UK qualifications are generally accepted - they look for a parallel course content. I had to get a Transcript of my modules from Univ of Keele where I did BA Joint Hons French German and ditto for my PGCE from London Uni. It was all cool tho.
    Visas - yes a nightmare and costly. Decide how long you want to stay and go from there. Renewing from in the country can sometimes be VERY hard and Dept of Immigration & Citizenship can sometimes require you to leave Oz to renew visas. Check out:
    Good luck!
  8. Christopher  Curtis

    Christopher Curtis Occasional commenter

    Further to my posts on pages 2 and 5, the Australian government has decided to abolish Teaching Australia:

    ?TEACHERS will be accredited against a national set of standards setting out quality and excellence in the profession under a plan to be considered today by education ministers.
    At a meeting of education ministers in Brisbane, Deputy Prime Minister Julia Gillard will propose a National Teachers Institute to set standards and accredit teachers, and be responsible for high-quality professional development?.
    ?The proposal to be considered today by the Ministerial Council on Education, Early Childhood Development and Youth Affairs will replace Teaching Australia, established by Howard government education minister Brendan Nelson with similar aims.
    ?Teaching Australia was widely criticised in the education sector for failing to include representatives of the unions and the state and territory governments, which registered teachers and were developing their own accreditation systems. Teaching Australia was regarded as irrelevant for being imposed on top of existing state arrangements and not engaging with the states?.
    ?The proposed National Teachers Institute would have a board appointed by the commonwealth based on the advice of the ministerial council. An independent chair and deputy chair would be nominated by Canberra. Other members would include representatives from each state and territory government.

    (Justine Ferrari, ?Dispute on teacher standards body?, The Australian, September 28, 2009

    The ministerial communiqué gives it a different name and does not mention anything regarding the assessment of international qualifications or the abolition of Teaching Australia:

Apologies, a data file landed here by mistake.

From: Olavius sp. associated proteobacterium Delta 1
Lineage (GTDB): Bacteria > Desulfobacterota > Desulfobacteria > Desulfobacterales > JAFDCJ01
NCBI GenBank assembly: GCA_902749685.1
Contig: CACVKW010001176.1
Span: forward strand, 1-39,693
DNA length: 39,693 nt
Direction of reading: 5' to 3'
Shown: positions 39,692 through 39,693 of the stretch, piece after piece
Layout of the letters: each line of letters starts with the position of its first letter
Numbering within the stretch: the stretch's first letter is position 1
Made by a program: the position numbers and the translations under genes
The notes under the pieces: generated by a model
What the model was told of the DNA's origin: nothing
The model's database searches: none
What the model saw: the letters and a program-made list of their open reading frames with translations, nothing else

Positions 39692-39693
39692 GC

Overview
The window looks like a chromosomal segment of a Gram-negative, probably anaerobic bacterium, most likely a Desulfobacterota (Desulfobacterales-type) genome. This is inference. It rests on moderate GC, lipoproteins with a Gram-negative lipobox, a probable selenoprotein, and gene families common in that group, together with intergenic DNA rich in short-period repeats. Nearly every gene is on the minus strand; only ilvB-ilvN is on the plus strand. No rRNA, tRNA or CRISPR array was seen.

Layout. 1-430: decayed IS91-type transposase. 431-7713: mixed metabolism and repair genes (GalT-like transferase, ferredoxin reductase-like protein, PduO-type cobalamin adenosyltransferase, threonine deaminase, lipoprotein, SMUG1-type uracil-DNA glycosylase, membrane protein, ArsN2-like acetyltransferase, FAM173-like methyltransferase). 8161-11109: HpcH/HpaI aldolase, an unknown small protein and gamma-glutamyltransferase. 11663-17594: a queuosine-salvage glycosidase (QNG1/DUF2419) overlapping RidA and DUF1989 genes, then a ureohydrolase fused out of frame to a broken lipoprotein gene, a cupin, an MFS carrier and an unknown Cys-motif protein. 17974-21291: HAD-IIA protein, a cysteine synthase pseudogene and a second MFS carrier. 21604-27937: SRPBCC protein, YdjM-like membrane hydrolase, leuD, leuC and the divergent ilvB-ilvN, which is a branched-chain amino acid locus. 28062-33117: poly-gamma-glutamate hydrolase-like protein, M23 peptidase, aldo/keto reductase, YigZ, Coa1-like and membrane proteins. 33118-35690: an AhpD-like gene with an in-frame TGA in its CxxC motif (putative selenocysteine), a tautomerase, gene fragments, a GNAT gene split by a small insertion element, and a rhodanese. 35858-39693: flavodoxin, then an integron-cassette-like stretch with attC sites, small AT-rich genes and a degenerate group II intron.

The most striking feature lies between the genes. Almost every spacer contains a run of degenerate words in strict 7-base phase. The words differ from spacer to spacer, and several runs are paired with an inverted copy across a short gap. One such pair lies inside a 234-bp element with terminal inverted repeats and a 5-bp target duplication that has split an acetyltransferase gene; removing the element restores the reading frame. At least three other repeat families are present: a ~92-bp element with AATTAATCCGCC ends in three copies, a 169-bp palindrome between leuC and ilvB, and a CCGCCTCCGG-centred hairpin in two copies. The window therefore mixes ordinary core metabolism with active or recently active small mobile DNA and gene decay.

?Ministers today agreed to the establishment of the Australian Institute for Teaching
    and School Leadership (AITSL) to provide national leadership for the Commonwealth, state and territory governments in promoting excellence in the profession of teaching and school leadership.
    ?It will take responsibility for rigorous national standards and for fostering and driving
    high quality professional development for teachers and school leaders, working
    collaboratively across jurisdictions and engaging with key professional bodies.
    ?The roles of the new Institute will be to:
    o develop and oversee a set of national standards for teaching and school
    leadership and implement an agreed system of national accreditation of
    teachers based on these standards; and
    o promote excellence and national leadership in the professional
    development of teachers and school leaders.?
  9. Hi,
    Sorry I'm not sure but I'm looking into doing the same,moving to Oz for a year but not sure how easy I will find it to get a job, especially as I'm just about to complete my NQT year,so will be lacking experience compared to lots of people

    Good luck with yours and would love some advice too! x
  10. Hi There,
    im just looking in oz myself at the moment, so decided to look through the forum archives and found your post. Just wondered if you had found much out about going to Oz. im looking into it at htemoment but its difficult to know where to start!

    looking to go to either melbourne or canberra!
    any advice would be great!!?
  11. Just want to say that I started the ball rolling in Oct 08 for a visa yes 08 and am still waiting for it to be processed!!!! We paid for an immigration consultant and have paid for the skills assessment, visa etc and so far have shelled out approx four grand - a lot of money with NO results as of yet - I am very disappointed!! I still could be waiting another 2 years (in which time I will be using a zimmer frame) so be prepared for a VERY LONG WAIT!!!!!!!!!!!!!!!!!!!!!!!!!!!!!!!!!!!!!!!!!!!!!!!!!!!!!!!!!!!!!!!!!!!!!!!!!!!!!!!!!!!!!!!!!!!!!
  12. shyam2804

    shyam2804 New commenter

    I have a PGCEI, which is basically the same as a regular a PGCE course but the* 12 week teaching practice was not done in UK, hence was not given QTS.

    I'm considering migrating to Australia and was wondering whether, PGCEI is recognised by AITSL? even though it doesn't have QTS status, its contend is the same and has more than 45 days of supervised teaching.
    Jamal48 likes this.